Your organization has decided to try to change the way primary care practices deliver care, in the hope of improving important outcomes. The first question to ask is whether you should evaluate the intervention.
Not all primary care interventions require an evaluation. When it is clear that a change needs to be made, the practice may simply move to adoption. For example, if patients are giving feedback about lack of evening hours, and business is being lost to urgent care centers, then a primary care practice might decide to add evening hours without evaluating the change. You may still want to track utilization and patient feedback about access, but a full evaluation of the intervention may not be warranted. In addition, some operational and quality improvement changes can be assessed through locally managed Plan-Do-Study-Act cycles. Examples of such changes include changing appointment lengths and enhancing educational materials for patients. Finally, when previously published studies have provided conclusive evidence in similar settings with similar populations, you do not need to re-test those interventions.
A more rigorous evaluation may be beneficial if it is costly to adopt the primary care intervention and if your organization is considering whether to spread the intervention extensively. An evaluation will help you learn as much as possible about how best to implement the intervention and how it might affect outcomes. You can examine whether it is possible for practices to make the changes you want, how to roll out this (or a refined intervention) more smoothly, and whether the changes made through the intervention sufficiently improve outcomes to justify the effort. You also may be able to ascertain how outcomes varied by practice, market, and patient characteristics. Outcomes of interest typically include health care cost and quality, and patient, clinician, and staff experience. Results from the implementation and impact analyses can help make a case for refining the intervention, continuing to fund it, and/or spreading it to more practices, if the effects of the intervention compare favorably to its costs.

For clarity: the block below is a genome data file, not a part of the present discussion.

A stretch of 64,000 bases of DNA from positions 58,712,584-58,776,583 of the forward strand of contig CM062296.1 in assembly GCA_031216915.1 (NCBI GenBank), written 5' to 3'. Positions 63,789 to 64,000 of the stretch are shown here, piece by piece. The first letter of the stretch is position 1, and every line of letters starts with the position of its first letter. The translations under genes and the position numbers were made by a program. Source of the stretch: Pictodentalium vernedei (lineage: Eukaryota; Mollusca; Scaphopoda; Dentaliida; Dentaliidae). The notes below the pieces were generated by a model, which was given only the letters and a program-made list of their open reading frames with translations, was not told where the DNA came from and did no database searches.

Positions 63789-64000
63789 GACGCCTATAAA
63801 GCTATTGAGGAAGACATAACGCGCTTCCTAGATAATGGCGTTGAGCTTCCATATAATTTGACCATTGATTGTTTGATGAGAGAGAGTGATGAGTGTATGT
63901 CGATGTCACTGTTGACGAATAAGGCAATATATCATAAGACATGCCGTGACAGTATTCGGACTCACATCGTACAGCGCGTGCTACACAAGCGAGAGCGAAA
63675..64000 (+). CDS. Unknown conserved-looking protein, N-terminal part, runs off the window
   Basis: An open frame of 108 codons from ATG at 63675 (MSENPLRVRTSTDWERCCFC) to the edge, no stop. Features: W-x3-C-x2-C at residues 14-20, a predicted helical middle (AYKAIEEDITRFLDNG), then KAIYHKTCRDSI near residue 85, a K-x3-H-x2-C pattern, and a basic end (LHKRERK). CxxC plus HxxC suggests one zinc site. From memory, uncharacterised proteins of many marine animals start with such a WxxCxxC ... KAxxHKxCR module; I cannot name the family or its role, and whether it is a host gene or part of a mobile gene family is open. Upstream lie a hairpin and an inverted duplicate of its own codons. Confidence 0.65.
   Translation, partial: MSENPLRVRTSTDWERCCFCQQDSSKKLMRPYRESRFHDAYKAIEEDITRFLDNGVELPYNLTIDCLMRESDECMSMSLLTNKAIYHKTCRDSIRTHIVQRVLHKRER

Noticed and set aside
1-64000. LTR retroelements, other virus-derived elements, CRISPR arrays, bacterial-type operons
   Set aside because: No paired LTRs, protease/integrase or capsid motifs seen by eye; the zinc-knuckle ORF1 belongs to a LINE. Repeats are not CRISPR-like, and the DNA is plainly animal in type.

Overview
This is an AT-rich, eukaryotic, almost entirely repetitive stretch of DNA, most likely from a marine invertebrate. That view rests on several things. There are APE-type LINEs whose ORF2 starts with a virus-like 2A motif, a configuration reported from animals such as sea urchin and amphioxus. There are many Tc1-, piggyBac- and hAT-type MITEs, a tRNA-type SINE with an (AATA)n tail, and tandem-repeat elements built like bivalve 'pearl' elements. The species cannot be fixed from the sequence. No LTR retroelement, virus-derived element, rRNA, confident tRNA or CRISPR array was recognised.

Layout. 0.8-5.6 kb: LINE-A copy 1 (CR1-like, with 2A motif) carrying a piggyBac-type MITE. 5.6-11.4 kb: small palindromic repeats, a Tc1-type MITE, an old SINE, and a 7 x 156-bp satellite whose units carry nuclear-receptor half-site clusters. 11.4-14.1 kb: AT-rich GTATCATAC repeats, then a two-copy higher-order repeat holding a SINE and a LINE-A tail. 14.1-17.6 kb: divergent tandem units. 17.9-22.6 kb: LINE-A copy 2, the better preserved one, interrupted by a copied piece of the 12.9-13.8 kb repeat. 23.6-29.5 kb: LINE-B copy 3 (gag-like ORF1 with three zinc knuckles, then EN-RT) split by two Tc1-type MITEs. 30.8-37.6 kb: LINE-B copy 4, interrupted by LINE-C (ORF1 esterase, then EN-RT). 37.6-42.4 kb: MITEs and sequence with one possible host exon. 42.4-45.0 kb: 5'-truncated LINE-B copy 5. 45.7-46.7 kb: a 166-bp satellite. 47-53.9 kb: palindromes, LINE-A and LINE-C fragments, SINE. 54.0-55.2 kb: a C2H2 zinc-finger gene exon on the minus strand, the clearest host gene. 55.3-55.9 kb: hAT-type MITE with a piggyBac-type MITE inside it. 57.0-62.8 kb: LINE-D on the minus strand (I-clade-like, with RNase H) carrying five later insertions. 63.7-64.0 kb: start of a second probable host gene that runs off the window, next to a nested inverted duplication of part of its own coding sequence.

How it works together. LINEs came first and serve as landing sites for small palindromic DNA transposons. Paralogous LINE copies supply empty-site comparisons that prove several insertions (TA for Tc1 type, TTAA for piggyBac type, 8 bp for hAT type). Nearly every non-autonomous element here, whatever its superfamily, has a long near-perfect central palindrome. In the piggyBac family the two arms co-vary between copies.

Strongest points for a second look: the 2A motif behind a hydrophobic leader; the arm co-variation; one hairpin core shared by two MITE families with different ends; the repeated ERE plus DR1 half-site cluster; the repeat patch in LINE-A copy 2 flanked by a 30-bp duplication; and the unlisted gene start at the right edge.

Figure 1 summarizes the steps involved in planning and implementing an evaluation of a primary care intervention; the two boxes on the right-hand side show the evaluation's benefits.
Figure 1. Steps in Planning and Implementing an Evaluation of a Primary Care Intervention